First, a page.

Why is Dracula really afraid of the Cross?

Claes Bang’s great vampire weakness is explained in the final episode **CONTAINS SPOILERS**

WARNING: Embargoed for publication until 15:00:01 on 27/10/2019 - Programme Name: Dracula - TX: n/a - Episode: Dracula - episode 1 (No. n/a) - Picture Shows: **EMBARGOED FOR PUBLICATION UNTIL 15:00 HRS ON SUNDAY 27TH OCTOBER 2019** Dracula (CLAES BANG) - (C) Hartswood Films - Photographer: Robert Viglasky

The main mystery of BBC horror adaptation Dracula has been a simple one – why does Claes Bang’s vampire fear the cross, when other of his kind do not? – but over the three feature-length films from Sherlock’s Steven Moffat and Mark Gatiss, there have been no easy answers.

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At first, Sister Agatha (Dolly Wells) theorised that he reacted against the fundamental goodness of faith and religion, which Dracula laughed off, while in episode two he suggested that his antipathy was in fact absorbed from drinking the blood of generations of Transylvanian peasants terrified of the church.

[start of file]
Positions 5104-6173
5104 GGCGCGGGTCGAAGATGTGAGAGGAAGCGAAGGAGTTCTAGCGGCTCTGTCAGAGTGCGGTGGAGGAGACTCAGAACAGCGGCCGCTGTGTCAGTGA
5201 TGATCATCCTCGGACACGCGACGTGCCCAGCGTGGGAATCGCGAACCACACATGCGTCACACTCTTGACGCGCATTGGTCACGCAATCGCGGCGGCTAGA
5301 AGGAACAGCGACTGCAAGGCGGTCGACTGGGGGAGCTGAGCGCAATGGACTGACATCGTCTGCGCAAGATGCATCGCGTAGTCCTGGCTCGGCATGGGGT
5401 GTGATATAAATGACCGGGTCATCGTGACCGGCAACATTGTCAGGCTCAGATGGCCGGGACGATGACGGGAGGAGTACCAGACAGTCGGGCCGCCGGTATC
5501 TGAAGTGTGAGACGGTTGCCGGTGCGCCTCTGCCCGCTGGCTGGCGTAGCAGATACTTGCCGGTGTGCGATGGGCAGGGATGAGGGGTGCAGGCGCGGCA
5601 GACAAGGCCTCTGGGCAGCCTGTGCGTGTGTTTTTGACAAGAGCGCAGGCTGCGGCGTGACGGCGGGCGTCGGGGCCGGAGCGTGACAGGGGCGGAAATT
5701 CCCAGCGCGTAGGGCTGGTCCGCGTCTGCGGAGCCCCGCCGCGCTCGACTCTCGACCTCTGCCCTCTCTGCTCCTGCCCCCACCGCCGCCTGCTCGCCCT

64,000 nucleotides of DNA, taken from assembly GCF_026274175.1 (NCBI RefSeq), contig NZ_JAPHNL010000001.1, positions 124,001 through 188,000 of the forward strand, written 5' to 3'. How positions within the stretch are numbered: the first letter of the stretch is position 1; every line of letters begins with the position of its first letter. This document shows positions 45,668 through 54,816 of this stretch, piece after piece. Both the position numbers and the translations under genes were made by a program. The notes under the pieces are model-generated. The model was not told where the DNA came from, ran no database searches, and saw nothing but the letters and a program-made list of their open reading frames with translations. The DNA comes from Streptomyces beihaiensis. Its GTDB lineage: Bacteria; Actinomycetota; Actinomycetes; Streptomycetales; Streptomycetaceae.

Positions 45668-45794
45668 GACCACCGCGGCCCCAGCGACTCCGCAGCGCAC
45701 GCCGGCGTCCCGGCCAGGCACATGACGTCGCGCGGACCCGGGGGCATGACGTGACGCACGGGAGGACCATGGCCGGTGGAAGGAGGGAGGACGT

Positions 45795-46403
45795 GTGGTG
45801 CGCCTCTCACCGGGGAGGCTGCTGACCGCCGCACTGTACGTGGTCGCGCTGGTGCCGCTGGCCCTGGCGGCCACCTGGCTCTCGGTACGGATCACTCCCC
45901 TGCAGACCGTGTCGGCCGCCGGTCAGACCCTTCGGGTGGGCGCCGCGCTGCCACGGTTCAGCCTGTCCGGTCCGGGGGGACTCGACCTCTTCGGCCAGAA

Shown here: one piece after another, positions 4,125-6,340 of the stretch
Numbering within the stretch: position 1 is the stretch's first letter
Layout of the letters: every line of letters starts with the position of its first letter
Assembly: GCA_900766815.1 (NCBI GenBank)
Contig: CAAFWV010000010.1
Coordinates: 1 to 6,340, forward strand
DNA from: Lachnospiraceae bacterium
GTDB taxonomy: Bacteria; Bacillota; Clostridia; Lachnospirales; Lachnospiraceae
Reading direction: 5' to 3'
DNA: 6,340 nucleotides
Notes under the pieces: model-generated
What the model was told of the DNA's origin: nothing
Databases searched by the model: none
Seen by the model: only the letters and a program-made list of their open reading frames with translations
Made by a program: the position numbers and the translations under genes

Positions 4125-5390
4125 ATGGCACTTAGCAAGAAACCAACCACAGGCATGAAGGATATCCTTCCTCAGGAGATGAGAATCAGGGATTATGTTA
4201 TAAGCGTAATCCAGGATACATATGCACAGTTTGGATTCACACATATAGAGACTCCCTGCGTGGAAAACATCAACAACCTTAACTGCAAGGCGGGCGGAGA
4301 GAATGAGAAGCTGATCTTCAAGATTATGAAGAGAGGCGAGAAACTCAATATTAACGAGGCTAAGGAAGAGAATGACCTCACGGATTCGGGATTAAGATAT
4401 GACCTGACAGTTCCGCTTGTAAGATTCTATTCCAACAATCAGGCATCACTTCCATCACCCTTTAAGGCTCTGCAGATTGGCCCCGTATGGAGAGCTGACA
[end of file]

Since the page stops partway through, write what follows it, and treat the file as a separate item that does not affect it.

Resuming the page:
Sister Agatha dismissed this, however, and in Dracula’s final episode we learned the real truth – which, if you’ve not seen the episode, is a total spoiler so look away now.

Dramatically revealing that Dracula does not, in fact, need to hide from sunlight, Dolly Wells’ Agatha/Zoe Van Helsing explains that an awful lot of the Count’s “weaknesses” (sunlight, needing to be invited in, the cross) actually stem from his self-hatred and need to remain outside in the shadows, founded in the fact that for all his years on this Earth he’s been terrified of death.

A former warlord who has seen all his descendants buried, Dracula subconsciously wishes he could be brave enough to die – and in seeing the crucifix Jesus died on, Helsing posits, he’s reminded of how weak he really is.

“Now we know why this works,” she says, “because it speaks of the courage you long to possess. The courage it takes to die.

“You seek to conquer death – but you cannot until you face it without fear.

“You will live forever, in shame,” she concludes.

So there you have it – as it turns out, the power of a crucifix over Dracula stems from his own self-esteem issues, and not any great religious feeling (though it’s possible he wasn’t wrong about the peasants’ fear affecting him a little). Clearly a man (or bat-man) that needs to practice a little self-care.

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All three episodes of Dracula are available to stream on BBC iPlayer now